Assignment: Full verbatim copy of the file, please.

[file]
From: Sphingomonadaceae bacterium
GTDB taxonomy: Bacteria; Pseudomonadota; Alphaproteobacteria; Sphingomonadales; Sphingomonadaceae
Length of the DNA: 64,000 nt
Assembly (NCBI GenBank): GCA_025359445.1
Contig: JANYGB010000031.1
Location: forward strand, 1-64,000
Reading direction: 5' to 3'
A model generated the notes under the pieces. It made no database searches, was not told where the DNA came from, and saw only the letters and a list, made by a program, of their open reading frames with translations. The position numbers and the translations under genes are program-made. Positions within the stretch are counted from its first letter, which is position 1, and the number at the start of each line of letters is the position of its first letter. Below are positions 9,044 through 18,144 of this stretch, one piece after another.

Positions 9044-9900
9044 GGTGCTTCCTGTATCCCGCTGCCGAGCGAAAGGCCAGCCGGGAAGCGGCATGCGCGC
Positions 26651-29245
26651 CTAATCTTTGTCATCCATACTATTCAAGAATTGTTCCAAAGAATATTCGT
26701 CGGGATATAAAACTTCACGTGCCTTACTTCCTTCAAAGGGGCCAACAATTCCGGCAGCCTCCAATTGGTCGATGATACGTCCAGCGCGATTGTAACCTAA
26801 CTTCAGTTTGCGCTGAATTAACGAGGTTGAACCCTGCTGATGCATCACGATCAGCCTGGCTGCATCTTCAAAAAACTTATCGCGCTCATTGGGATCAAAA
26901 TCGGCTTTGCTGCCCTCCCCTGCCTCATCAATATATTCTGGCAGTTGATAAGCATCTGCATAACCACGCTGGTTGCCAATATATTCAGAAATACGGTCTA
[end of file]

From: Sphingomonadaceae bacterium
GTDB taxonomy: Bacteria; Pseudomonadota; Alphaproteobacteria; Sphingomonadales; Sphingomonadaceae
Length of the DNA: 64,000 nt
Assembly (NCBI GenBank): GCA_025359445.1
Contig: JANYGB010000031.1
Location: forward strand, 1-64,000
Reading direction: 5' to 3'
A model generated the notes under the pieces. It made no database searches, was not told where the DNA came from, and saw only the letters and a list, made by a program, of their open reading frames with translations. The position numbers and the translations under genes are program-made. Positions within the stretch are counted from its first letter, which is position 1, and the number at the start of each line of letters is the position of its first letter. Below are positions 9,044 through 18,144 of this stretch, one piece after another.

Positions 9044-9900
9044 GGTGCTTCCTGTATCCCGCTGCCGAGCGAAAGGCCAGCCGGGAAGCGGCATGCGCGC
Positions 26651-29245
26651 CTAATCTTTGTCATCCATACTATTCAAGAATTGTTCCAAAGAATATTCGT
26701 CGGGATATAAAACTTCACGTGCCTTACTTCCTTCAAAGGGGCCAACAATTCCGGCAGCCTCCAATTGGTCGATGATACGTCCAGCGCGATTGTAACCTAA
26801 CTTCAGTTTGCGCTGAATTAACGAGGTTGAACCCTGCTGATGCATCACGATCAGCCTGGCTGCATCTTCAAAAAACTTATCGCGCTCATTGGGATCAAAA
26901 TCGGCTTTGCTGCCCTCCCCTGCCTCATCAATATATTCTGGCAGTTGATAAGCATCTGCATAACCACGCTGGTTGCCAATATATTCAGAAATACGGTCTA